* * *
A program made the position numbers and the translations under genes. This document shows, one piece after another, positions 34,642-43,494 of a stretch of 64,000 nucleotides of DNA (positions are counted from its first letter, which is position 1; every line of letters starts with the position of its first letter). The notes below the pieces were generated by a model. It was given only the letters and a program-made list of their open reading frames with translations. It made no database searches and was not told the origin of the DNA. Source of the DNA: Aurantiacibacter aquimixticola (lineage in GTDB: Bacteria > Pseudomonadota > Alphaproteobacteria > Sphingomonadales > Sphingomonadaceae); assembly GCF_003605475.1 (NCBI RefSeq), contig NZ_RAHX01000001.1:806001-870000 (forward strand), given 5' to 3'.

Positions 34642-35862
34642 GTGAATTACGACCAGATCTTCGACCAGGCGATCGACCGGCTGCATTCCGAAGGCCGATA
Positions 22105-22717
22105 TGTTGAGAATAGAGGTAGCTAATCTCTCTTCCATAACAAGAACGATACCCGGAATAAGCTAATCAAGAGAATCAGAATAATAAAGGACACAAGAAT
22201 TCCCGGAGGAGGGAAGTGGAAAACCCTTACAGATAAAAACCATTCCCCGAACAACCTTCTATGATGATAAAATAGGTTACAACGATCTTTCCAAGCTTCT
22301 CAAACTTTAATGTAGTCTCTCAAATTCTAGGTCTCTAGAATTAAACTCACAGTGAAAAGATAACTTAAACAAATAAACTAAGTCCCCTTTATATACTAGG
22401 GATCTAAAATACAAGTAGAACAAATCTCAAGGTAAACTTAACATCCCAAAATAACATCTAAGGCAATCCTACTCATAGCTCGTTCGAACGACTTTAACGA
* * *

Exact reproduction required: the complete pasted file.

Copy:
A program made the position numbers and the translations under genes. This document shows, one piece after another, positions 34,642-43,494 of a stretch of 64,000 nucleotides of DNA (positions are counted from its first letter, which is position 1; every line of letters starts with the position of its first letter). The notes below the pieces were generated by a model. It was given only the letters and a program-made list of their open reading frames with translations. It made no database searches and was not told the origin of the DNA. Source of the DNA: Aurantiacibacter aquimixticola (lineage in GTDB: Bacteria > Pseudomonadota > Alphaproteobacteria > Sphingomonadales > Sphingomonadaceae); assembly GCF_003605475.1 (NCBI RefSeq), contig NZ_RAHX01000001.1:806001-870000 (forward strand), given 5' to 3'.

Positions 34642-35862
34642 GTGAATTACGACCAGATCTTCGACCAGGCGATCGACCGGCTGCATTCCGAAGGCCGATA
Positions 22105-22717
22105 TGTTGAGAATAGAGGTAGCTAATCTCTCTTCCATAACAAGAACGATACCCGGAATAAGCTAATCAAGAGAATCAGAATAATAAAGGACACAAGAAT
22201 TCCCGGAGGAGGGAAGTGGAAAACCCTTACAGATAAAAACCATTCCCCGAACAACCTTCTATGATGATAAAATAGGTTACAACGATCTTTCCAAGCTTCT
22301 CAAACTTTAATGTAGTCTCTCAAATTCTAGGTCTCTAGAATTAAACTCACAGTGAAAAGATAACTTAAACAAATAAACTAAGTCCCCTTTATATACTAGG
22401 GATCTAAAATACAAGTAGAACAAATCTCAAGGTAAACTTAACATCCCAAAATAACATCTAAGGCAATCCTACTCATAGCTCGTTCGAACGACTTTAACGA